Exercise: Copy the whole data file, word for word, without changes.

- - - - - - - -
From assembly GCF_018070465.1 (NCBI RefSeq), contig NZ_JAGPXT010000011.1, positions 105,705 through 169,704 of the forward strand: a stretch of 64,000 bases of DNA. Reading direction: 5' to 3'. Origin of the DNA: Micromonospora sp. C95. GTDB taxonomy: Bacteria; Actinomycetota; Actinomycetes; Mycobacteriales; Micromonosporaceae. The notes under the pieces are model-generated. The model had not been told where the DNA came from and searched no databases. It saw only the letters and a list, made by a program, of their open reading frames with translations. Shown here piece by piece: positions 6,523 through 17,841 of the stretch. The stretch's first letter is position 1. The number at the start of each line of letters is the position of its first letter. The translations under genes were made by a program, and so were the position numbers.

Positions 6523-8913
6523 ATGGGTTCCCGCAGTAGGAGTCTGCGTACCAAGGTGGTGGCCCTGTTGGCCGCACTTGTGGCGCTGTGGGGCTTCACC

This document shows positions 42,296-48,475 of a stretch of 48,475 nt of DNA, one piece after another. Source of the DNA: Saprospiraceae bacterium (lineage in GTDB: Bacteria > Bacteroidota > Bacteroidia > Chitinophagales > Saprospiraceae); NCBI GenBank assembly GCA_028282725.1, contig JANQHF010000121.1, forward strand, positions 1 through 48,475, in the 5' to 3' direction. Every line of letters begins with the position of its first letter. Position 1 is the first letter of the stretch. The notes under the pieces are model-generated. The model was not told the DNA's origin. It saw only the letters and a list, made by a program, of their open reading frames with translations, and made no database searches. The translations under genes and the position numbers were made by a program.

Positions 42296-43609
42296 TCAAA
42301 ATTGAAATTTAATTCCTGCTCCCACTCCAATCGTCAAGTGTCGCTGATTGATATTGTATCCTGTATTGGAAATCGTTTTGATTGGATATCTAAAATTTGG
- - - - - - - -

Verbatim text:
From assembly GCF_018070465.1 (NCBI RefSeq), contig NZ_JAGPXT010000011.1, positions 105,705 through 169,704 of the forward strand: a stretch of 64,000 bases of DNA. Reading direction: 5' to 3'. Origin of the DNA: Micromonospora sp. C95. GTDB taxonomy: Bacteria; Actinomycetota; Actinomycetes; Mycobacteriales; Micromonosporaceae. The notes under the pieces are model-generated. The model had not been told where the DNA came from and searched no databases. It saw only the letters and a list, made by a program, of their open reading frames with translations. Shown here piece by piece: positions 6,523 through 17,841 of the stretch. The stretch's first letter is position 1. The number at the start of each line of letters is the position of its first letter. The translations under genes were made by a program, and so were the position numbers.

Positions 6523-8913
6523 ATGGGTTCCCGCAGTAGGAGTCTGCGTACCAAGGTGGTGGCCCTGTTGGCCGCACTTGTGGCGCTGTGGGGCTTCACC

This document shows positions 42,296-48,475 of a stretch of 48,475 nt of DNA, one piece after another. Source of the DNA: Saprospiraceae bacterium (lineage in GTDB: Bacteria > Bacteroidota > Bacteroidia > Chitinophagales > Saprospiraceae); NCBI GenBank assembly GCA_028282725.1, contig JANQHF010000121.1, forward strand, positions 1 through 48,475, in the 5' to 3' direction. Every line of letters begins with the position of its first letter. Position 1 is the first letter of the stretch. The notes under the pieces are model-generated. The model was not told the DNA's origin. It saw only the letters and a list, made by a program, of their open reading frames with translations, and made no database searches. The translations under genes and the position numbers were made by a program.

Positions 42296-43609
42296 TCAAA
42301 ATTGAAATTTAATTCCTGCTCCCACTCCAATCGTCAAGTGTCGCTGATTGATATTGTATCCTGTATTGGAAATCGTTTTGATTGGATATCTAAAATTTGG